Individual managers can also be in touch with new starters before they start the job (depending on how long it is before they start), but during the orientation, they play an essential role in socialising new starters into the team and ensuring they have all the tools stand and carry out their job to the best of their ability.

The new employee onboarding and orientation processes should really come as a pair. If you have one without the other you risk upsetting the new employee experience. In addition, any positive candidate experience you have built during the recruitment process could be lost the minute they sign their paperwork or commence their first day.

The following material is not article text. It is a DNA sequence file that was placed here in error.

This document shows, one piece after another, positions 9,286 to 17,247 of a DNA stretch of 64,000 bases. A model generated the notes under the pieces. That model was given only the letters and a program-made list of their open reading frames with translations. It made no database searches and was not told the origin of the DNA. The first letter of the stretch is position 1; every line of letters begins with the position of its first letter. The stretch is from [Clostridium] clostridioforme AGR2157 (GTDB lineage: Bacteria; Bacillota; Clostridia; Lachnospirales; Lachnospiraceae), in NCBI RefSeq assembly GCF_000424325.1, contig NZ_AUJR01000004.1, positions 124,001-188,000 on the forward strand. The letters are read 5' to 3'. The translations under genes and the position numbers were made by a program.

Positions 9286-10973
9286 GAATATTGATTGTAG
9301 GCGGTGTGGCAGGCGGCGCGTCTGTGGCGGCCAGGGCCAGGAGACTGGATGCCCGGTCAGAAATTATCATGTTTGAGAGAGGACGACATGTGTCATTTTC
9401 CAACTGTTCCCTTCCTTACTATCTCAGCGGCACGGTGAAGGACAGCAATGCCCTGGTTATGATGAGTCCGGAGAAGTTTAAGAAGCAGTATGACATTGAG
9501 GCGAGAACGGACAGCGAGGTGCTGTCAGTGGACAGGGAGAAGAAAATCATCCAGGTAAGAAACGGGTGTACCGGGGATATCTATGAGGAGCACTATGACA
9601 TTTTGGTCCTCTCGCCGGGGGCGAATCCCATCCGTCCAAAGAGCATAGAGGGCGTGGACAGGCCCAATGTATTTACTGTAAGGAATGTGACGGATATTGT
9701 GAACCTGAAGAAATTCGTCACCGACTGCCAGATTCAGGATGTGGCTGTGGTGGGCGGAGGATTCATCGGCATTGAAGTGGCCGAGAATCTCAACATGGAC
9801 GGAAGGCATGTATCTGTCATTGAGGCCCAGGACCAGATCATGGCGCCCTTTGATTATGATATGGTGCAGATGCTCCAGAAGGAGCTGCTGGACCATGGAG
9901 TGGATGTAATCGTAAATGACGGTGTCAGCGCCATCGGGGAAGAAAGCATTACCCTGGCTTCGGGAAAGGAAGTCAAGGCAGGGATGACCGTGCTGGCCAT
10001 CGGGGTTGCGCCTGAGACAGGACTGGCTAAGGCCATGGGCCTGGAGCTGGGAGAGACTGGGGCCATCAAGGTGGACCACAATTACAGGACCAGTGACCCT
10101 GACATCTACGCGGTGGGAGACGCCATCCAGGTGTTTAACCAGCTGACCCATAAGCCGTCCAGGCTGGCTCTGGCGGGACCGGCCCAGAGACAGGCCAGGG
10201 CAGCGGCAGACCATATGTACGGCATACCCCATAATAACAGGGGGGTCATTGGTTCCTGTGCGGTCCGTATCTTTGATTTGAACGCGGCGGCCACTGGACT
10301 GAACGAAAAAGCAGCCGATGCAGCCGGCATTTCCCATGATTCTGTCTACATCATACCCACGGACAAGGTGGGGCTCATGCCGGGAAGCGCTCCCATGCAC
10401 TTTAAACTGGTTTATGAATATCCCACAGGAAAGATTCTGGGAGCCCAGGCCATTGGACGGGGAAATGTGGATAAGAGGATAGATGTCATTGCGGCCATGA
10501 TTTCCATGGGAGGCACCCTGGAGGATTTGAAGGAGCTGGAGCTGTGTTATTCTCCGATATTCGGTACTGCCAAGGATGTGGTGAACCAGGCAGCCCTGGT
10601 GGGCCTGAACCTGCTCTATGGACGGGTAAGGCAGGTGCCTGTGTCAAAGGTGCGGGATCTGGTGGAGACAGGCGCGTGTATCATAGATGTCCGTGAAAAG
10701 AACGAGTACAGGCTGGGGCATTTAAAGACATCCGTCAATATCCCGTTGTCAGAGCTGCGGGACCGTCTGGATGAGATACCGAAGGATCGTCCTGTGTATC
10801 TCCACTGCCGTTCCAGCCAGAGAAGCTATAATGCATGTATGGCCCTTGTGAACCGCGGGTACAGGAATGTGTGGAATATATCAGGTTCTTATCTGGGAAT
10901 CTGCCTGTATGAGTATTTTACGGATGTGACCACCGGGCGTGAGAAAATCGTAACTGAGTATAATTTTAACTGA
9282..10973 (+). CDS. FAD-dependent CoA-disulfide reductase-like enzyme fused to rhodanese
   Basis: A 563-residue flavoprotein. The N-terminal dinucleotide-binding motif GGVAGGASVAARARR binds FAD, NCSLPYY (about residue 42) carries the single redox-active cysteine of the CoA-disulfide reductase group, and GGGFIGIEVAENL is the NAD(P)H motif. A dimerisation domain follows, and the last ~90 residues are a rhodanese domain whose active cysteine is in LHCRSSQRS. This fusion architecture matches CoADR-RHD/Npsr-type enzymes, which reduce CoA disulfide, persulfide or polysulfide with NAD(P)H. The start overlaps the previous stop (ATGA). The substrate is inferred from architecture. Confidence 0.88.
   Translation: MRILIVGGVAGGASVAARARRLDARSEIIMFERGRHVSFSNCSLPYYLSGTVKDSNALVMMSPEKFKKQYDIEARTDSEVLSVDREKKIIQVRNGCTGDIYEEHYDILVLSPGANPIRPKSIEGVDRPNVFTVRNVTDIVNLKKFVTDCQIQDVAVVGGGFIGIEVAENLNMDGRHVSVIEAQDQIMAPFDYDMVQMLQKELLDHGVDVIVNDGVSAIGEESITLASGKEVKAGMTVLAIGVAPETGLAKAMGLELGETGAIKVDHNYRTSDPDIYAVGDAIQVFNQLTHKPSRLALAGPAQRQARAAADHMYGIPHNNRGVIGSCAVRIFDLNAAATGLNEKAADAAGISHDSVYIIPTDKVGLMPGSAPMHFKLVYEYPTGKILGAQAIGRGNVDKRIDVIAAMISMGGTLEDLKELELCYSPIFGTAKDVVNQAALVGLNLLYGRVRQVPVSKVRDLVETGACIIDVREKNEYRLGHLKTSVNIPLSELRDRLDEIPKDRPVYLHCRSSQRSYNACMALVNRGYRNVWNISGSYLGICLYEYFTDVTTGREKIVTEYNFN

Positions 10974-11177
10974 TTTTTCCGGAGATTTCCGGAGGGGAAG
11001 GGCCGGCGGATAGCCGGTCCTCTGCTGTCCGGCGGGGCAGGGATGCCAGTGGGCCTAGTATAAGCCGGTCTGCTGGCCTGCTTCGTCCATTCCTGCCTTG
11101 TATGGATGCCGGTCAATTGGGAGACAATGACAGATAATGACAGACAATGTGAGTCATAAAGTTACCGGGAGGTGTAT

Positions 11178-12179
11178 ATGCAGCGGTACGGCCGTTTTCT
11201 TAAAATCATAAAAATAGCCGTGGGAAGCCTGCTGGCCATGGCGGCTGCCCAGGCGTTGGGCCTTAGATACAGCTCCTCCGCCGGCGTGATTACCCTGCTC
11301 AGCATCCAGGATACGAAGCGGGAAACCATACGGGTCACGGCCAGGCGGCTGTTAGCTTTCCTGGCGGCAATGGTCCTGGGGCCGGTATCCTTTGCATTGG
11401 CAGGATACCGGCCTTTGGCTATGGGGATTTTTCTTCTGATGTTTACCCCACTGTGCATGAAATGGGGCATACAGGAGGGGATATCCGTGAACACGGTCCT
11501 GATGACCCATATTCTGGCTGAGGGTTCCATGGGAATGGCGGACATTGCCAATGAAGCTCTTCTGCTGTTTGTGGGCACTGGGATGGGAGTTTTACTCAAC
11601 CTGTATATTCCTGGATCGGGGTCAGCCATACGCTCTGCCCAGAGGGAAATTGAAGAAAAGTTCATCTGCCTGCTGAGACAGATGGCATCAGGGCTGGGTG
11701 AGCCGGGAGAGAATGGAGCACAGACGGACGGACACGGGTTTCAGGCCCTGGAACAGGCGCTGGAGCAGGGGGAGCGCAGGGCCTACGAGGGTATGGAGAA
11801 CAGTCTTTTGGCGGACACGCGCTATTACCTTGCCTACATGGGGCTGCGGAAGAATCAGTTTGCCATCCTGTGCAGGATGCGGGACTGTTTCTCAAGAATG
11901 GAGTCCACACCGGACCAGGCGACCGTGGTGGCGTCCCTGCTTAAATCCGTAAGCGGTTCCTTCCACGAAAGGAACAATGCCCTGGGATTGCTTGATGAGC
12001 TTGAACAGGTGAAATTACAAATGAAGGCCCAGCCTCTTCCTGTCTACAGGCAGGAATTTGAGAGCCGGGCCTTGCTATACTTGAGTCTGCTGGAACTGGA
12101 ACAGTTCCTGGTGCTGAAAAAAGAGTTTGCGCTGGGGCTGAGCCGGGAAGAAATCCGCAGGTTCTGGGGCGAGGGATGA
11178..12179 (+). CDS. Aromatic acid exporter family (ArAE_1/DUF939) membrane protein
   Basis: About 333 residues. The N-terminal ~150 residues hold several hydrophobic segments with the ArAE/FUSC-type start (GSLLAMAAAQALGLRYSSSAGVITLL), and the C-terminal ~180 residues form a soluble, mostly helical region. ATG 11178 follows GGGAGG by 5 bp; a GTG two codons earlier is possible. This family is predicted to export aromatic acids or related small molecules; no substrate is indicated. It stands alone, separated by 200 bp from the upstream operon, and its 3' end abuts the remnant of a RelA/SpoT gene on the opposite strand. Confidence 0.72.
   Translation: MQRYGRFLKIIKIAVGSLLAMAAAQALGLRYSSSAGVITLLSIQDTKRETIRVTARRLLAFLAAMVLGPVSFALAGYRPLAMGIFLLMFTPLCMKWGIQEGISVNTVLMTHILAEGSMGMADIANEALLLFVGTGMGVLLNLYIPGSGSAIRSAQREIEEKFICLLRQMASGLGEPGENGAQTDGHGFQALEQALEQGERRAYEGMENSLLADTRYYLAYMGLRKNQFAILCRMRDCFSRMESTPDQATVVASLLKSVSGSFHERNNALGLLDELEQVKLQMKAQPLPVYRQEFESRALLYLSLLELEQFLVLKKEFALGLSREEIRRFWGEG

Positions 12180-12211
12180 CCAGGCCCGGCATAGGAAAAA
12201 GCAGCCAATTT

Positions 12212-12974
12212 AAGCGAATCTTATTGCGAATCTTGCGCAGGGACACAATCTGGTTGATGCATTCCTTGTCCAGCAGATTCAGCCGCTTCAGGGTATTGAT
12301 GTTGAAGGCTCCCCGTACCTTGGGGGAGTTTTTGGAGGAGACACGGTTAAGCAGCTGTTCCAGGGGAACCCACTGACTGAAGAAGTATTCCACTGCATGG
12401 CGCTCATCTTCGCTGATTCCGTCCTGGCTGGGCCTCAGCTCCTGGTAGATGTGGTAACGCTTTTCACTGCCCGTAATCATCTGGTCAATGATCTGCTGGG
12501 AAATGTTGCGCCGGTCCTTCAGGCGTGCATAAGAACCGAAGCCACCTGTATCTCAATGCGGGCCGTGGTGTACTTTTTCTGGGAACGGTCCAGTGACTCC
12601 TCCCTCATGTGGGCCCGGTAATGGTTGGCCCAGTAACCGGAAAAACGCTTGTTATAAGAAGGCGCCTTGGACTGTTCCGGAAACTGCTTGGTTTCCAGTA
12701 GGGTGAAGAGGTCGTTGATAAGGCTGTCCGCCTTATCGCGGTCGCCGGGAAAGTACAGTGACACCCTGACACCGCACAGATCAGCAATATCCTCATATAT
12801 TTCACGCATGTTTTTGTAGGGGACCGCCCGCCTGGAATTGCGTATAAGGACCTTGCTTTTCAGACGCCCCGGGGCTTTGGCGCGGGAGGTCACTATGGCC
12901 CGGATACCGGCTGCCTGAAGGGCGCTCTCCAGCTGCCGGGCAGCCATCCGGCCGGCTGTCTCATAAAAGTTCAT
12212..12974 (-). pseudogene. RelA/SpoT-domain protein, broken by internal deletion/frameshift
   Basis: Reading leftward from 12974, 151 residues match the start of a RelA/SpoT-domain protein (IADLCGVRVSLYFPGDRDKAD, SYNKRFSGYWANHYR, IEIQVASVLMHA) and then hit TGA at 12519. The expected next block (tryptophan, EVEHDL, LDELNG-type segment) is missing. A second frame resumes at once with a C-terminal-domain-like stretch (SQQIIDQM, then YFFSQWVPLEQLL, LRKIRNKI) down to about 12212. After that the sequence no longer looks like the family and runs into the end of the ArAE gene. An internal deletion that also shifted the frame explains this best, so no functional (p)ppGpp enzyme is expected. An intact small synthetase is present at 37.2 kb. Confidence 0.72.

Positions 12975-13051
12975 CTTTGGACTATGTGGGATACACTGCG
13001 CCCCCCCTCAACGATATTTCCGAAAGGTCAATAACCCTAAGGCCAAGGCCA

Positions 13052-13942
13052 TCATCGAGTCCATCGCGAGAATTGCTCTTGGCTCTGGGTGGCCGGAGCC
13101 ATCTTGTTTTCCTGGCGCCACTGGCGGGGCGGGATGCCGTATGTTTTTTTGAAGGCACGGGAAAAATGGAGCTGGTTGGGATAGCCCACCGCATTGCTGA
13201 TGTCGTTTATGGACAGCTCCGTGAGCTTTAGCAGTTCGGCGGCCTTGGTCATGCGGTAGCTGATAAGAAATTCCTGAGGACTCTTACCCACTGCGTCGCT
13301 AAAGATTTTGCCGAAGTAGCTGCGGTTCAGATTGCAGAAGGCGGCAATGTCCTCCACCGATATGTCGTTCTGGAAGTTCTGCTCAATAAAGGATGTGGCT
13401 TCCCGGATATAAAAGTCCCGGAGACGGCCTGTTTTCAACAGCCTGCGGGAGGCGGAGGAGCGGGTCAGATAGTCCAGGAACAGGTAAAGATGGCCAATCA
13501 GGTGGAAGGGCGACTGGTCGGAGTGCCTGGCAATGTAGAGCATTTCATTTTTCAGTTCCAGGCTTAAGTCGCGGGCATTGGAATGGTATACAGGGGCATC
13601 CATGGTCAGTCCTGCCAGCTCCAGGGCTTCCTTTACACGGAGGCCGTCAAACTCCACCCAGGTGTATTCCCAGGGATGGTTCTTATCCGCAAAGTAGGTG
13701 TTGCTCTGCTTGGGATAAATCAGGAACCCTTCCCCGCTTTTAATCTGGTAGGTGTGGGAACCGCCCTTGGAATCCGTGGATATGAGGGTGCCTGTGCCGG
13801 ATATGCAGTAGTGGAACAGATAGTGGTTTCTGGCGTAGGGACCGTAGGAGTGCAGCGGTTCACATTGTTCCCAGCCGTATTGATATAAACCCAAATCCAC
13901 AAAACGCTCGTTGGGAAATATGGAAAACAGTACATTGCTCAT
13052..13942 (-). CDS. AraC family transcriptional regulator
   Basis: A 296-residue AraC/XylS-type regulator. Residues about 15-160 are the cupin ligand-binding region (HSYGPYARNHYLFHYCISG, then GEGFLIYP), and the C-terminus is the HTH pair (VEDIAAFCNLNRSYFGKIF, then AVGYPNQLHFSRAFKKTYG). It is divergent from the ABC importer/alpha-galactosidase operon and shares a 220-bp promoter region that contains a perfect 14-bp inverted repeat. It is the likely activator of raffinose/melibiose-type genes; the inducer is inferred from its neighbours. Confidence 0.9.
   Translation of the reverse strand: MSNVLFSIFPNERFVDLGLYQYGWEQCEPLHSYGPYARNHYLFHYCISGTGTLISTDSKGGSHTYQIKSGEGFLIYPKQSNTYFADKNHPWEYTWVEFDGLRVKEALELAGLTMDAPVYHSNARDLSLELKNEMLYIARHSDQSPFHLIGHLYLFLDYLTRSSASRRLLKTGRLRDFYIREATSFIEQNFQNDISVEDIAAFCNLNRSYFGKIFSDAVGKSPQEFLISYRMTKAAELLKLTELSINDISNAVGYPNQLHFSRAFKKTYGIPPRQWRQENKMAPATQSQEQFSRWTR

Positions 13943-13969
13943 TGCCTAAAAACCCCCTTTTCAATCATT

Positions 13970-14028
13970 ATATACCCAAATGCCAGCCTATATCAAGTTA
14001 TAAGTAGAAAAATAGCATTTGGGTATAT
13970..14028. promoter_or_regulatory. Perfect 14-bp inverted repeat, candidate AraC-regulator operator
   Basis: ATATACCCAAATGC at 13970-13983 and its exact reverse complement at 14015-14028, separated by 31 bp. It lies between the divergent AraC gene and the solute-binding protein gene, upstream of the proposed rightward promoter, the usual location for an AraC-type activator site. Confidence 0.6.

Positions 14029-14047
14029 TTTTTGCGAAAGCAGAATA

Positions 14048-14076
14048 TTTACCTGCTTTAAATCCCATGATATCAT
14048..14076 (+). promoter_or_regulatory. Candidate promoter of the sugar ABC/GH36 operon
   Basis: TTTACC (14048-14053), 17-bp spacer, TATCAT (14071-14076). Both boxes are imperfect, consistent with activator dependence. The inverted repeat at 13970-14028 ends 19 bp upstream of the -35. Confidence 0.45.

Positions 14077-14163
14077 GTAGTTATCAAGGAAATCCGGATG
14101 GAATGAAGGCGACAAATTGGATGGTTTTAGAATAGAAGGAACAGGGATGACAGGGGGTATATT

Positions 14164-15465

HR and managers need to work together to ensure that they are offering the best onboarding and orientation that they can offer each individual, and they personalise the processes for each person where possible. The processes don't need to be complicated or particularly radical, but consistency, ongoing communication and attention to detail are critical components of both processes.

Sorwe provides the tools you need for an effective employee orientation and onboarding in your organisation. Please get in touch with us to learn more about how Sorwe solutions can help you improve your employee orientation practice.


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What Is a New Employee Orientation, Why Do You Need One and Whose Responsibility Is It?